By Paul Farhi
Washington Post Staff Writer
Friday, November 4, 2005
Kenneth Y. Tomlinson, who sparked controversy by asserting that programs carried by public broadcasters have a liberal bias, resigned yesterday from the board of the Corporation for Public Broadcasting a day after the agency's inspector general delivered a report apparently critical of his leadership.
Tomlinson, a staunch conservative who was CPB's chairman until September, brought unprecedented attention to his agency by publicly criticizing the alleged political favoritism of news programs, primarily those carried by the Public Broadcasting Service. CPB wields great influence over public radio and TV stations through its distribution of about $400 million in federal funding each year.
Despite Tomlinson's high-profile campaign, it was his behind-the-scenes moves that apparently contributed to his departure.
The CPB's inspector general has been investigating Tomlinson's practice of using agency money to hire consultants and lobbyists without notifying the agency's board. Tomlinson last year hired a little-known Indiana consultant to study the political leanings of guests on such programs as "Now With Bill Moyers" and "The Diane Rehm Show" on National Public Radio. He also hired lobbyists to defeat legislation that would have changed how CPB's board is structured.
The inspector, Kenneth Konz, also had been looking into whether Tomlinson violated agency procedures in his recruiting of former Republican National Committee co-chairman Patricia de Stacy Harrison to be CPB's chief executive, and into possible White House influence in the hiring of two in-house ombudsmen to critique news programs on NPR and PBS.
Konz delivered his preliminary findings to CPB's board Tuesday night, but the report will not be made public until midmonth.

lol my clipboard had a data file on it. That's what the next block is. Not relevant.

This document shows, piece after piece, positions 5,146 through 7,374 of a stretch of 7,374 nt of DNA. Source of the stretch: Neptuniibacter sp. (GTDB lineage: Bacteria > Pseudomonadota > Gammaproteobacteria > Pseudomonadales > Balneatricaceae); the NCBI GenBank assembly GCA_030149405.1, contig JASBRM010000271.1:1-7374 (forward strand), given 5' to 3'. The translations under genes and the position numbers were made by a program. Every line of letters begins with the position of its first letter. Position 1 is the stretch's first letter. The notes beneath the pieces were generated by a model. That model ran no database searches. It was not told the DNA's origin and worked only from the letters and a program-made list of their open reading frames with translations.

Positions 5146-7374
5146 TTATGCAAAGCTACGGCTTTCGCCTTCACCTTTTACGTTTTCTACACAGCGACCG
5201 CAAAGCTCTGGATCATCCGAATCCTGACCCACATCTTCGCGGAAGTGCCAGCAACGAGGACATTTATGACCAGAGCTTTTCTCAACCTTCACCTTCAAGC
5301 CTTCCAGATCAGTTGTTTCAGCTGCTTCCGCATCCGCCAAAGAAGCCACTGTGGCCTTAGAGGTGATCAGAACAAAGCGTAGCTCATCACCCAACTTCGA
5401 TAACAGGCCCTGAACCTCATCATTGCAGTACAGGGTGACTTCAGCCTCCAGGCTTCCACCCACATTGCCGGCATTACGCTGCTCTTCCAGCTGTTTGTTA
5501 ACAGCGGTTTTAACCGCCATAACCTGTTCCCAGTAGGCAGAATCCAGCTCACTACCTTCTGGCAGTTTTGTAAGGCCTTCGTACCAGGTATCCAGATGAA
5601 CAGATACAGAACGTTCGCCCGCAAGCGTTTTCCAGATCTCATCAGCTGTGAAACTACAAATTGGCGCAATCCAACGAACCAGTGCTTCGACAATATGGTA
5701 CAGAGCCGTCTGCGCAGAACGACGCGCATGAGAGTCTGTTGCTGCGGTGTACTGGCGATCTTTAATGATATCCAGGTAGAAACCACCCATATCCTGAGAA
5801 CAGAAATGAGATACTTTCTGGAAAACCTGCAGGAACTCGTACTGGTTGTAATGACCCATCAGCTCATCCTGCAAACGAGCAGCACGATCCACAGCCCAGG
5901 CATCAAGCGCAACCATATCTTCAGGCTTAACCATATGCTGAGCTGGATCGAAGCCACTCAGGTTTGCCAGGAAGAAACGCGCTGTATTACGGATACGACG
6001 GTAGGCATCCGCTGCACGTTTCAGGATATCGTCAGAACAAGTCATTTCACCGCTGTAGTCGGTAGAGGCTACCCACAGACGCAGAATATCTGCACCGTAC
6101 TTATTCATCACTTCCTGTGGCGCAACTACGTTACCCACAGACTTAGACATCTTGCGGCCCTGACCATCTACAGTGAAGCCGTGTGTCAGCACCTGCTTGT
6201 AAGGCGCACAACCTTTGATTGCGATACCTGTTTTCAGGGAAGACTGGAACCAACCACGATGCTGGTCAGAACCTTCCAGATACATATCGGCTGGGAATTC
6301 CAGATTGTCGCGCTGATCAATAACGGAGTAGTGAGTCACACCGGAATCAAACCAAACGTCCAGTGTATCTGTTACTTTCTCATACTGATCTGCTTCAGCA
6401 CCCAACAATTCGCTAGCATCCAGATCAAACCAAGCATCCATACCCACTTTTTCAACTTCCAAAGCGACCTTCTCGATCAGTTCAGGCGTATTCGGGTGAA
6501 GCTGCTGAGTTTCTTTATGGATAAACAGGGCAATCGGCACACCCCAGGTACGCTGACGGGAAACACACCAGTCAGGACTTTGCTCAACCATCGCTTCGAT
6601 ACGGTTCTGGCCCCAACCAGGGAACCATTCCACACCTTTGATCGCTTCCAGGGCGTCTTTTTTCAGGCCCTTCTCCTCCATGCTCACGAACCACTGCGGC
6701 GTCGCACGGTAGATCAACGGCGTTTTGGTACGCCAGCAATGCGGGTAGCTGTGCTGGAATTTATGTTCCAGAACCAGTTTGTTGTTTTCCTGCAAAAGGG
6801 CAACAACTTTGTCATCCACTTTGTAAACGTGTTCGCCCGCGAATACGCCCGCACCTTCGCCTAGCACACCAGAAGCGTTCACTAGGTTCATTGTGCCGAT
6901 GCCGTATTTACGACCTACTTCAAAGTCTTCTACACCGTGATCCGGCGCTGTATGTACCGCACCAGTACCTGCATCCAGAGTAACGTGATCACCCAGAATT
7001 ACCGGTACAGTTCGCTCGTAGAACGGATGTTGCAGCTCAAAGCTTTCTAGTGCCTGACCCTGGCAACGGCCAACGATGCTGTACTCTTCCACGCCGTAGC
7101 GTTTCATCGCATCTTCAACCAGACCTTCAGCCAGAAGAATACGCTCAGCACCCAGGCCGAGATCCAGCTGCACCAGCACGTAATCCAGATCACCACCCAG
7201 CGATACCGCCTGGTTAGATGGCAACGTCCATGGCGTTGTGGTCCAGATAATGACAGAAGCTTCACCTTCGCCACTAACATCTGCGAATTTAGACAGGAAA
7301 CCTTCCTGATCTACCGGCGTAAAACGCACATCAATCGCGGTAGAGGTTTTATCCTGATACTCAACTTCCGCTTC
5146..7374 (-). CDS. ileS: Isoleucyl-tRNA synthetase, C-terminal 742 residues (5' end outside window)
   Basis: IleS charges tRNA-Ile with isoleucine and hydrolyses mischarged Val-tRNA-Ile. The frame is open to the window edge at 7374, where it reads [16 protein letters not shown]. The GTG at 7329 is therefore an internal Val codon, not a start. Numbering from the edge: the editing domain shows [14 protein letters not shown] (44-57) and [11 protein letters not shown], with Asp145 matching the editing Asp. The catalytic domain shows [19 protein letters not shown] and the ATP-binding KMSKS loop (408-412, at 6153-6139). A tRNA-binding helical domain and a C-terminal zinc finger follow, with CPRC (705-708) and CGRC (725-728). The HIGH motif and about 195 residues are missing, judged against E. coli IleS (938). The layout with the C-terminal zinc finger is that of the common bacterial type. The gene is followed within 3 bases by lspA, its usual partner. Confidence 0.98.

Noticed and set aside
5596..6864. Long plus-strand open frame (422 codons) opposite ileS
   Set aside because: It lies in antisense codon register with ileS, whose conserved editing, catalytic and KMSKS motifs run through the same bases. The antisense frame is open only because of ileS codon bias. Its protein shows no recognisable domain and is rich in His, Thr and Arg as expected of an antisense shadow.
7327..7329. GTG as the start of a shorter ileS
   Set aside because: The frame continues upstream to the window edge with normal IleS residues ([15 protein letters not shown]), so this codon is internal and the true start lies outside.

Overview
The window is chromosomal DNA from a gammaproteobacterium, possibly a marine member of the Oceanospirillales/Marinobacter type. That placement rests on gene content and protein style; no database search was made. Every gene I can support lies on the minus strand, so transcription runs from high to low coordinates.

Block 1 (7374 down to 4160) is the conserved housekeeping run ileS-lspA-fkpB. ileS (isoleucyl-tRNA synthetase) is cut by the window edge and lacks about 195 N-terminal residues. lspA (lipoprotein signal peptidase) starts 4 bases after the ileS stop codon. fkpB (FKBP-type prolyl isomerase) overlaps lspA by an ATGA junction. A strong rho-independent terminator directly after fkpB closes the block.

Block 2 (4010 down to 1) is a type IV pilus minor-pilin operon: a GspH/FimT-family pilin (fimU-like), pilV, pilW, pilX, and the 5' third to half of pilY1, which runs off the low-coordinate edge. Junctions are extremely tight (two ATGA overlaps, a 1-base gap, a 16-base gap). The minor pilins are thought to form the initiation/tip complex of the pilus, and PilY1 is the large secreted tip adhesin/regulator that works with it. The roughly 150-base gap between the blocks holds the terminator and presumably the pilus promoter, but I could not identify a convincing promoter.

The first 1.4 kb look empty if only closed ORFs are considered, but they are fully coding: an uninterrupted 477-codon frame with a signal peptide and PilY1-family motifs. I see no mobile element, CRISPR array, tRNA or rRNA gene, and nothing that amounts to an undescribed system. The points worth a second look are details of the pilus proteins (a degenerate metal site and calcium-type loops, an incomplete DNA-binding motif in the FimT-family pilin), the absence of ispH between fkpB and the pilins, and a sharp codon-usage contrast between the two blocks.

In announcing Tomlinson's departure yesterday, the CPB added a curious addendum: "The board does not believe that Mr. Tomlinson acted maliciously or with any intent to harm CPB or public broadcasting, and the board recognizes that Mr. Tomlinson strongly disputes the findings in the soon-to-be-released Inspector General's report. The board expresses its disappointment in the performance of former key staff whose responsibility it was to advise the board and its members."
CPB officials declined to identify the "former key staff" mentioned and a spokesman, Michael Levy, declined to answer questions, citing "a legal agreement" between the board and Tomlinson. He could not be reached for comment.
In many ways, Tomlinson's resignation has more symbolic than practical import. His remaining term as a board member would have run out Jan. 31 (he could have stayed on the board through the end of next year had President Bush failed to appoint someone to replace him).
Despite his departure, the CPB remains firmly controlled by conservatives. Tomlinson's successor as chairman, Cheryl F. Halpern, is a longtime contributor to Republicans, including President Bush and Sen. Trent Lott (Miss.). Its vice chairman, Gay Hart Gaines, another Republican contributor, was a founder and former chairman of GOPAC, a powerful GOP fundraising group.
Tomlinson, a former editor of Reader's Digest, remains chairman of the Broadcasting Board of Governors, a federal agency unrelated to CPB that oversees the government's international broadcasting services, including Voice of America, Radio Free Europe and the Arabic-language Radio Sawa.
Some Democrats, as well as public broadcasting and public interest groups, recently have called for restructuring the CPB.
Tomlinson's resignation "comes as welcome news," said Sen. Byron L. Dorgan (N.D.), who was among several Democrats who earlier this year called for the inspector general's investigation. "There's no doubt in my mind that Mr. Tomlinson's legacy at CPB is a negative one and that he has done far more harm to the CPB than good."
Jeffrey Chester, executive director of the Center for Digital Democracy, an advocacy group, said: "It was time that Mr. Tomlinson stepped down. He has engaged in unethical, if not illegal, behavior." He predicted, however, that Tomlinson's departure "is unlikely to stop the behind-the-scenes programming pressure on PBS and perhaps NPR" because conservatives remain in charge.